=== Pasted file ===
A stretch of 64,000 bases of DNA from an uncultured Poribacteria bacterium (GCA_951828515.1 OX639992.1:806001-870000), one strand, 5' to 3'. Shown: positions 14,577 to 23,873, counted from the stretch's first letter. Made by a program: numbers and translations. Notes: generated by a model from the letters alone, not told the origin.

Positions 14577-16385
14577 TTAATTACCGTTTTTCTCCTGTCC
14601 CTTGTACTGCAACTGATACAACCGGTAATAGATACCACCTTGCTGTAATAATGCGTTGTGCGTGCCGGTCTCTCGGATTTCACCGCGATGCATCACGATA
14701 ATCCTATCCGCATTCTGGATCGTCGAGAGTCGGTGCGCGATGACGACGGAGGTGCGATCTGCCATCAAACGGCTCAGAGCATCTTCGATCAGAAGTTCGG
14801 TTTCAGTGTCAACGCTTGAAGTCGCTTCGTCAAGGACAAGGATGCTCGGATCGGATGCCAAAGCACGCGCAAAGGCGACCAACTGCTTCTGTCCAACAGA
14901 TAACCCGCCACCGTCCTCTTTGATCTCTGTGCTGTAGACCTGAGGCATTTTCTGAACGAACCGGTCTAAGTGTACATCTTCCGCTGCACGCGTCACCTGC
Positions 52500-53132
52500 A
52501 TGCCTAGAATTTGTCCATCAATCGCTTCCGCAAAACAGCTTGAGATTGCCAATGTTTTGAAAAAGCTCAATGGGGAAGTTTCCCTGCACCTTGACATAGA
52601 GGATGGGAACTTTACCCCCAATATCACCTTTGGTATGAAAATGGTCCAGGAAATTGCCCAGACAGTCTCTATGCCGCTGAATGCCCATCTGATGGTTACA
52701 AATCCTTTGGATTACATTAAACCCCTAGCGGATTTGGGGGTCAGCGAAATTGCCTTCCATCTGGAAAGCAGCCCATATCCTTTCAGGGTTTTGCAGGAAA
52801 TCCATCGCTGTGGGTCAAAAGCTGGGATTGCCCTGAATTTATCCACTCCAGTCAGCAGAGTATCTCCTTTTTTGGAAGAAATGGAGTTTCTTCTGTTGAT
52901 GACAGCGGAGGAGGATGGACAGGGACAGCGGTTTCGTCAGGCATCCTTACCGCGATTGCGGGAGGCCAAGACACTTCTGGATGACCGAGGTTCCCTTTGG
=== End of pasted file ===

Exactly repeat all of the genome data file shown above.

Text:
A stretch of 64,000 bases of DNA from an uncultured Poribacteria bacterium (GCA_951828515.1 OX639992.1:806001-870000), one strand, 5' to 3'. Shown: positions 14,577 to 23,873, counted from the stretch's first letter. Made by a program: numbers and translations. Notes: generated by a model from the letters alone, not told the origin.

Positions 14577-16385
14577 TTAATTACCGTTTTTCTCCTGTCC
14601 CTTGTACTGCAACTGATACAACCGGTAATAGATACCACCTTGCTGTAATAATGCGTTGTGCGTGCCGGTCTCTCGGATTTCACCGCGATGCATCACGATA
14701 ATCCTATCCGCATTCTGGATCGTCGAGAGTCGGTGCGCGATGACGACGGAGGTGCGATCTGCCATCAAACGGCTCAGAGCATCTTCGATCAGAAGTTCGG
14801 TTTCAGTGTCAACGCTTGAAGTCGCTTCGTCAAGGACAAGGATGCTCGGATCGGATGCCAAAGCACGCGCAAAGGCGACCAACTGCTTCTGTCCAACAGA
14901 TAACCCGCCACCGTCCTCTTTGATCTCTGTGCTGTAGACCTGAGGCATTTTCTGAACGAACCGGTCTAAGTGTACATCTTCCGCTGCACGCGTCACCTGC
Positions 52500-53132
52500 A
52501 TGCCTAGAATTTGTCCATCAATCGCTTCCGCAAAACAGCTTGAGATTGCCAATGTTTTGAAAAAGCTCAATGGGGAAGTTTCCCTGCACCTTGACATAGA
52601 GGATGGGAACTTTACCCCCAATATCACCTTTGGTATGAAAATGGTCCAGGAAATTGCCCAGACAGTCTCTATGCCGCTGAATGCCCATCTGATGGTTACA
52701 AATCCTTTGGATTACATTAAACCCCTAGCGGATTTGGGGGTCAGCGAAATTGCCTTCCATCTGGAAAGCAGCCCATATCCTTTCAGGGTTTTGCAGGAAA
52801 TCCATCGCTGTGGGTCAAAAGCTGGGATTGCCCTGAATTTATCCACTCCAGTCAGCAGAGTATCTCCTTTTTTGGAAGAAATGGAGTTTCTTCTGTTGAT
52901 GACAGCGGAGGAGGATGGACAGGGACAGCGGTTTCGTCAGGCATCCTTACCGCGATTGCGGGAGGCCAAGACACTTCTGGATGACCGAGGTTCCCTTTGG